Ex-as­tro­naut a cli­mate ex­pert

The Denver Post - - DENVER & THE WEST - By Ben Nuck­ols

wash­ing­ton» Piers Sell­ers, a cli­mate sci­en­tist and for­mer as­tro­naut who gained fame late in life for his elo­quent com­men­tary about Earth’s fragility and his own cancer di­ag­no­sis, has died. He was 61.

Sell­ers died Fri­day morn­ing in Hous­ton of pan­cre­atic cancer, NASA said in a state­ment.

Sell­ers shared his as­tro­naut’s per­spec­tive on cli­mate change in Leonardo DiCaprio’s doc­u­men­tary, “Be­fore the Flood,” re­leased in the fall. He told DiCaprio that see­ing Earth’s at­mos­phere as a “tiny lit­tle onion skin” from space helped him gain a fuller un­der­stand­ing of the planet’s del­i­cacy.

He also wrote a New York Times op-ed about grap­pling with the mean­ing of his life’s work af­ter learn­ing he had ter­mi­nal cancer. In both the film and the op-ed, he was op­ti­mistic, ar­gu­ing that he ex­pected hu­man in­ge­nu­ity to res­cue the planet from a dire fu­ture of run­away global warm­ing.

“Piers de­voted his life to sav­ing the planet,” NASA ad­min­is­tra­tor Charles Bolden said in a state­ment. “His legacy will be one not only of ur­gency that the cli­mate is warm­ing but also of hope that we can yet im­prove hu­man­ity’s stew­ard­ship of this planet.”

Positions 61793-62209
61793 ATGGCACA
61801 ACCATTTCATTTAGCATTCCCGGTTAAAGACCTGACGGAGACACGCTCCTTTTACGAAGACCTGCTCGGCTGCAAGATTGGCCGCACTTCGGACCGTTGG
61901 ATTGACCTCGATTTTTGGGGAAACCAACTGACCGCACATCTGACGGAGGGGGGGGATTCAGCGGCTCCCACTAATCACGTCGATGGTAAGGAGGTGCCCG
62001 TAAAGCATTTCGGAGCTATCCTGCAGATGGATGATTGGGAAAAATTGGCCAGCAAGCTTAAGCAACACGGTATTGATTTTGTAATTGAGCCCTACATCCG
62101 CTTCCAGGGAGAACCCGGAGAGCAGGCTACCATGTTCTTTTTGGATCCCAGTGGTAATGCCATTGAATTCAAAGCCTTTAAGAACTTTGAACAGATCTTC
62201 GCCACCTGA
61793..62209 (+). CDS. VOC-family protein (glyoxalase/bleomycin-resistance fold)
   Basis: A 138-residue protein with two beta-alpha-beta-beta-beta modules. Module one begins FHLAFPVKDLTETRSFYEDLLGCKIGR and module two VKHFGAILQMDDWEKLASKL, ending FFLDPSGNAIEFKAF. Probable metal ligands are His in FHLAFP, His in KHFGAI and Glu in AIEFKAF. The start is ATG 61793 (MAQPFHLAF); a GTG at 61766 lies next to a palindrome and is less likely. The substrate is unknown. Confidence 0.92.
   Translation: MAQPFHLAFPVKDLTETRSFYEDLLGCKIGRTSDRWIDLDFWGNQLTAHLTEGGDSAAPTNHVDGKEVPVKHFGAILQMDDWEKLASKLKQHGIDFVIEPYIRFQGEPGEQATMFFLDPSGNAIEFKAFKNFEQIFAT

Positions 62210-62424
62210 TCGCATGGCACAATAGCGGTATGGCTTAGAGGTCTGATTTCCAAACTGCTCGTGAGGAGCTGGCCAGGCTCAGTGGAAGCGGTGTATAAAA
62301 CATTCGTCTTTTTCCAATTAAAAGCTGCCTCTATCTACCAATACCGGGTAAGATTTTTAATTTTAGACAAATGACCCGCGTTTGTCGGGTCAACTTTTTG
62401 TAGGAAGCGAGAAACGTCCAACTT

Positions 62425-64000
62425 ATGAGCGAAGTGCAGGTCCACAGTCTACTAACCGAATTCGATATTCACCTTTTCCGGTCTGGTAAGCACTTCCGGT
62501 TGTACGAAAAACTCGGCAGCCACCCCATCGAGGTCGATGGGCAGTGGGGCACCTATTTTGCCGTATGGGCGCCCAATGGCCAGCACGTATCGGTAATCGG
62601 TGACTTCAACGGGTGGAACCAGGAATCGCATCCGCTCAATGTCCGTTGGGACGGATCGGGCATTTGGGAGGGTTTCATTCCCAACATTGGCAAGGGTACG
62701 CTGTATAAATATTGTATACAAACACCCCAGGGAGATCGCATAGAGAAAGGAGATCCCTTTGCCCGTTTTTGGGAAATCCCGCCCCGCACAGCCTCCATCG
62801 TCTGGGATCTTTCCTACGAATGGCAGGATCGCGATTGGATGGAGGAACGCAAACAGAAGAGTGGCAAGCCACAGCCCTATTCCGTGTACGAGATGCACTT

In the op-ed, Sell­ers wrote that the best way he could imag­ine spend­ing his fi­nal months was to con­tinue work­ing, de­spite know­ing he would not live to see the worst of cli­mate change or the har­ness­ing of pos­si­ble so­lu­tions.

“New tech­nolo­gies have a way of bet­ter­ing our lives in ways we can­not an­tic­i­pate. There is no con­vinc­ing, demon­strated rea­son to be­lieve that our evolv­ing fu­ture will be worse than our present, as­sum­ing care­ful man­age­ment of the chal­lenges and risks,” Sell­ers wrote. “His­tory is re­plete with ex­am­ples of us hu­mans get­ting out of tight spots.”

The British-born Sell­ers was deputy di­rec­tor for sci­ences and ex­plo­ration at NASA’s God­dard Space Flight Cen­ter in Green­belt, Md. He started work­ing for NASA as a sci­en­tist in 1982 and joined its as­tro­naut corps in 1996. He made three flights to the in­ter­na­tional space sta­tion, the last in 2010.

“When I was a kid, I watched the Apollo launches from across the ocean, and I thought NASA was the holy moun­tain,” Sell­ers said this year when Bolden pre­sented him with the Dis­tin­guished Ser­vice Medal, the agency’s high­est honor. “As soon as I could, I came over here to see if I could climb that moun­tain.”

Piers Sell­ers, a cli­mate sci­en­tist and for­mer as­tro­naut died Fri­day. He was 61. As­so­ci­ated Press file photo

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